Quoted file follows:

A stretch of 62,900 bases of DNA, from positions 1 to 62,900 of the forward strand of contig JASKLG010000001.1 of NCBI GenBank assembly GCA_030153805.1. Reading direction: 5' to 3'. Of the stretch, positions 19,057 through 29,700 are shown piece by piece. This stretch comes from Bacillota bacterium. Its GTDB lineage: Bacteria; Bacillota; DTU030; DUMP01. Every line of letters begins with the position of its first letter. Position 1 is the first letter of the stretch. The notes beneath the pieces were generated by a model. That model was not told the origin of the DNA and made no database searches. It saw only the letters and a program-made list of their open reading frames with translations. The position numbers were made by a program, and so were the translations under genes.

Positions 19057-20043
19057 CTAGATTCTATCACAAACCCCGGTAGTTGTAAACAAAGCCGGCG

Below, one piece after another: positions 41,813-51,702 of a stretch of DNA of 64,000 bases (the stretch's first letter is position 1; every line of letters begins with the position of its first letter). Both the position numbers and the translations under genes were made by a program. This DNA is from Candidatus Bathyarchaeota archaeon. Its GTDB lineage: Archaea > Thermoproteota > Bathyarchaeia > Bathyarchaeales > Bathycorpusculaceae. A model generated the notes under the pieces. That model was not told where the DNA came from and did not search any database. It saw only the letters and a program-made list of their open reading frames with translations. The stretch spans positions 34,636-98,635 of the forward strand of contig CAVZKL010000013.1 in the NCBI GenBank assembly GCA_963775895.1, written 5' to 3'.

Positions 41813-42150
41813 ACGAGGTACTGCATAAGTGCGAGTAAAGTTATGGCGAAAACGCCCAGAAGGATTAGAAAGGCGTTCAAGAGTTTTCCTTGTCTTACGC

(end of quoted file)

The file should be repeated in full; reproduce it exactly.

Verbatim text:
A stretch of 62,900 bases of DNA, from positions 1 to 62,900 of the forward strand of contig JASKLG010000001.1 of NCBI GenBank assembly GCA_030153805.1. Reading direction: 5' to 3'. Of the stretch, positions 19,057 through 29,700 are shown piece by piece. This stretch comes from Bacillota bacterium. Its GTDB lineage: Bacteria; Bacillota; DTU030; DUMP01. Every line of letters begins with the position of its first letter. Position 1 is the first letter of the stretch. The notes beneath the pieces were generated by a model. That model was not told the origin of the DNA and made no database searches. It saw only the letters and a program-made list of their open reading frames with translations. The position numbers were made by a program, and so were the translations under genes.

Positions 19057-20043
19057 CTAGATTCTATCACAAACCCCGGTAGTTGTAAACAAAGCCGGCG

Below, one piece after another: positions 41,813-51,702 of a stretch of DNA of 64,000 bases (the stretch's first letter is position 1; every line of letters begins with the position of its first letter). Both the position numbers and the translations under genes were made by a program. This DNA is from Candidatus Bathyarchaeota archaeon. Its GTDB lineage: Archaea > Thermoproteota > Bathyarchaeia > Bathyarchaeales > Bathycorpusculaceae. A model generated the notes under the pieces. That model was not told where the DNA came from and did not search any database. It saw only the letters and a program-made list of their open reading frames with translations. The stretch spans positions 34,636-98,635 of the forward strand of contig CAVZKL010000013.1 in the NCBI GenBank assembly GCA_963775895.1, written 5' to 3'.

Positions 41813-42150
41813 ACGAGGTACTGCATAAGTGCGAGTAAAGTTATGGCGAAAACGCCCAGAAGGATTAGAAAGGCGTTCAAGAGTTTTCCTTGTCTTACGC